Monday, January 17, 2011

Don't Call Him Daughter

Lately I can't take Westley anywhere without someone referring to "her" or "she." People seem to think my son looks (or behaves?) like a girl. And I'm surprised to realize that it's starting to bother me.


The first time anyone mistook Westley for a girl, he was three days old. And swaddled in a bright pink flannel blanket. With skulls on it.

"You don't usually see a boy in a pink blanket," the nurse explained when I corrected her pronoun usage.

"I know," I said. "I just really liked the blanket."

Which was true. I'd purchased the pink-with-skulls swaddling blanket along with a few other, more "gender-neutral" options a few weeks before Westley's birth. I was fairly sure that the little passenger I was carrying was a boy. But a pink-with-skulls swaddling blanket was too good to pass up. Besides, Rob wears pink all the time (and looks quite dashing in it, I think), and he's definitely male. I've checked.


The pink blanket causing confusion I get. But now that Westley is three - and firmly planted in the "Little Boys" department, size-wise - the color options have been narrowed down to: black, brown, gray, white, khaki, navy, medium blue, red, kelly green, and bright orange. (I find the last one kind of funny. Not one of the adult men in my life ever wears bright orange. Of course, none of the adult men in my life is a hunter or a sports fan, so there's that.) Westley wears a lot of denim, stripes, and things with a dinosaur motif. Because if you don't want your son decked out in cars, trucks, or sports, you're left with dinosaurs. Because, apparently, dinosaurs are for boys now.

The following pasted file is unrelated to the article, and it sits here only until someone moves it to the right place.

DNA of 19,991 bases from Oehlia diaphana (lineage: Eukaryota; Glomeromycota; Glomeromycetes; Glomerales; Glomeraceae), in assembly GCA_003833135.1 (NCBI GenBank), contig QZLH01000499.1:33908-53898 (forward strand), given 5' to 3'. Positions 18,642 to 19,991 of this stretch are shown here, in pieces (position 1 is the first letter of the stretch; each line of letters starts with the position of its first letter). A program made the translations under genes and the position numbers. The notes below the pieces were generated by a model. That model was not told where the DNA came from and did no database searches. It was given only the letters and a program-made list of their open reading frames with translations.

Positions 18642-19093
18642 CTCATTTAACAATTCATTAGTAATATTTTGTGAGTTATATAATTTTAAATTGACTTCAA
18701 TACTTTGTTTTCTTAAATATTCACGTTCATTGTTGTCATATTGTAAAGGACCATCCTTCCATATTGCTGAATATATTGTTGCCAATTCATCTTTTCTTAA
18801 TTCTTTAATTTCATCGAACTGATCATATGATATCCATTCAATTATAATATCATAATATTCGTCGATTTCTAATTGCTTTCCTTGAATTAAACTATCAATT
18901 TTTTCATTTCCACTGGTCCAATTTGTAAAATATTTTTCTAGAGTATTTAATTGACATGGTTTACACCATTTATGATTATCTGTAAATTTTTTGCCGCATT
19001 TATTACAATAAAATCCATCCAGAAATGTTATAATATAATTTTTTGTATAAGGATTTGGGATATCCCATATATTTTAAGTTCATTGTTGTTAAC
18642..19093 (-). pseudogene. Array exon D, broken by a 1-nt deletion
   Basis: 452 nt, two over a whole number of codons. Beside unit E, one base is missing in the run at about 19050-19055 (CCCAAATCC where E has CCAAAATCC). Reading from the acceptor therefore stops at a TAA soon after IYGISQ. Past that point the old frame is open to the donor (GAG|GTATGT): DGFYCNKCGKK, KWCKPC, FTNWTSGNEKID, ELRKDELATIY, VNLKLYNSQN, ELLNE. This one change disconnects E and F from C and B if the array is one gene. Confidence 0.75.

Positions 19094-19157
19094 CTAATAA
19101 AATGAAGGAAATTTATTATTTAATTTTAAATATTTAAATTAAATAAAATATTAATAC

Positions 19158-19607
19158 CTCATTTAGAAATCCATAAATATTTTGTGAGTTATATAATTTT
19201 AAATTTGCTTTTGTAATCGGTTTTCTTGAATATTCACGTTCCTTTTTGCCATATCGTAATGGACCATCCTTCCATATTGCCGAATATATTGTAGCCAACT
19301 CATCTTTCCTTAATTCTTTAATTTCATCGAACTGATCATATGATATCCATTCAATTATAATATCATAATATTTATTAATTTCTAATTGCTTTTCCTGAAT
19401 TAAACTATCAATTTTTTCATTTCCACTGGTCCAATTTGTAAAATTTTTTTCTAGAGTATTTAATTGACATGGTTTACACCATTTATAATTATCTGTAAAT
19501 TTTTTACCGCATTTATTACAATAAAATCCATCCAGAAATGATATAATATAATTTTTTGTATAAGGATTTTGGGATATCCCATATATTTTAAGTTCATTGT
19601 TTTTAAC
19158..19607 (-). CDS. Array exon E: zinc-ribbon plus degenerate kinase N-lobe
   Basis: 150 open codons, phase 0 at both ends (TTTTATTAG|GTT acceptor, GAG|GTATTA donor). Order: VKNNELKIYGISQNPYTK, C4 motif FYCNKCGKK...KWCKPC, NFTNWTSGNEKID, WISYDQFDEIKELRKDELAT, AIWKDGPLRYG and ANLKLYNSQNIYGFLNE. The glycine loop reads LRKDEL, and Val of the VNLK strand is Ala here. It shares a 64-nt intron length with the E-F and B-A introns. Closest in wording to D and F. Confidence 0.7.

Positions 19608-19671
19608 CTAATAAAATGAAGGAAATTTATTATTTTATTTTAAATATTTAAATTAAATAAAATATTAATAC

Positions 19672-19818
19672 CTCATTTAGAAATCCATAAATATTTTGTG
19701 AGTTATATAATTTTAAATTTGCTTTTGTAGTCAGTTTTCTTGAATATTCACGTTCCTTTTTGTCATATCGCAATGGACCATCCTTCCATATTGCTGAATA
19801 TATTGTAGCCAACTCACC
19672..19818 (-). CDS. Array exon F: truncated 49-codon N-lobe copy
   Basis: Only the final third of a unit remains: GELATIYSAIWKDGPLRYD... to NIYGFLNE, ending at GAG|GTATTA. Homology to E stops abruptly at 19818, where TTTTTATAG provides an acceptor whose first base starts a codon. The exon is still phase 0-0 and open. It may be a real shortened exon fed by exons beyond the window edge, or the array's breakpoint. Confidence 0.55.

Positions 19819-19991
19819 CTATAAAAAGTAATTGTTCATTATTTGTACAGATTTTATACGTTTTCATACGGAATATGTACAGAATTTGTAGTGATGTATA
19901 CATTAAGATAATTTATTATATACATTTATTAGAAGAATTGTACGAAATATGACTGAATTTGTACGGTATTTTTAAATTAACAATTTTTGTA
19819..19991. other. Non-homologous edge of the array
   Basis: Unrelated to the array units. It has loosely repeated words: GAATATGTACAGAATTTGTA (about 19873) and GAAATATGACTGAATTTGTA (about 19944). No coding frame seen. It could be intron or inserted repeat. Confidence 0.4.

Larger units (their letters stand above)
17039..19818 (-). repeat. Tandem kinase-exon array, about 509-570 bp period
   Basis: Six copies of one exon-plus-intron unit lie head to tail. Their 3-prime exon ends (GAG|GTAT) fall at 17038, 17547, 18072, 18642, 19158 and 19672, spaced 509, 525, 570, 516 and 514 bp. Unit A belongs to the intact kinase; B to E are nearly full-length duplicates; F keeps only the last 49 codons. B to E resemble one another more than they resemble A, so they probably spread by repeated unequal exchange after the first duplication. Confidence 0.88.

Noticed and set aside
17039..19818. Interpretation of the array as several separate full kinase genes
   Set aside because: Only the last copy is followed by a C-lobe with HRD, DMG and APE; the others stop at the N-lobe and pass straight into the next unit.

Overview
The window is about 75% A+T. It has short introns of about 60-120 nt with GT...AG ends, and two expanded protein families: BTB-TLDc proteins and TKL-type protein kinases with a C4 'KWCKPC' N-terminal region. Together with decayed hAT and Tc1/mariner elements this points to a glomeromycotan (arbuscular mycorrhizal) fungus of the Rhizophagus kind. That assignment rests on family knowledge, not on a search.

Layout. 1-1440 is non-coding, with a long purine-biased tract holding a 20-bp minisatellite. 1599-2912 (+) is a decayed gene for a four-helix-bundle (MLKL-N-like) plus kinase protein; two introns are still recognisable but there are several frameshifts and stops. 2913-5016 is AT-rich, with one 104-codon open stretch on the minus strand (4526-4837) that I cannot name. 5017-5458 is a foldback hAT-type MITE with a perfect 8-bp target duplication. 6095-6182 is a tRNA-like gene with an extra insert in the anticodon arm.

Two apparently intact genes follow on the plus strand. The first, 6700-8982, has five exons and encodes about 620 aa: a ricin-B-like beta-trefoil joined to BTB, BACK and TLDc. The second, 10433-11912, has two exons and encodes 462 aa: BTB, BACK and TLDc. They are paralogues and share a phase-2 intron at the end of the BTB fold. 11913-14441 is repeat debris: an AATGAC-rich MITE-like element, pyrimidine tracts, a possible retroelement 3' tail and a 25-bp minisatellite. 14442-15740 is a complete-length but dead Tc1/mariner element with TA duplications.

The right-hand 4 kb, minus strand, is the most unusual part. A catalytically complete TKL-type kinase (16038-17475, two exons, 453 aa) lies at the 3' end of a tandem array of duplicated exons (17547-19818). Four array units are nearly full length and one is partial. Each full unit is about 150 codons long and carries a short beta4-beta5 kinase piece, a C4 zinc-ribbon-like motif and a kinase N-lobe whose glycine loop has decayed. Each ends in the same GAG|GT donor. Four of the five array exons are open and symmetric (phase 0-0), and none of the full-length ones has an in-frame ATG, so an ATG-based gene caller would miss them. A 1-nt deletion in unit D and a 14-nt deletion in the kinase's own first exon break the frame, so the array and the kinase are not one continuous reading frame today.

To me, it's obvious that Westley is a boy. (Probably because I know he is.) So I'm always surprised when I take my neutral-and-dinosaur-clad preschooler out in the world and someone asks, "How old is she?" And what's even more surprising is that I mind when it happens!

I really don't care about - or for - the "this is for girls, that is for boys" school of thought. I really believe it doesn't matter what you wear, or what you like, or who you like, and one sex doesn't certainly doesn't "own" a particular set of colors or styles.

And still, I recently hesitated before buying Westley a purple jacket at the thrift shop. "Is this too girly?" I asked my mom.

"I don't think so. Your brother wore purple all the time."

(Never mind that he was wearing my hand-me-downs.)

And still, I'm bothered when someone mistakes Westley for a girl. Not that there's anything wrong with being a girl! It's just that...he's, uh, not.


The thing is, it certainly doesn't bother Westley in the slightest. I'm not even sure he notices what adults who aren't part of his family say. He just goes right on with his life, happily playing, enjoying his day, delighted with himself and his abilities.

Clearly, I could stand to learn a thing or two from my son.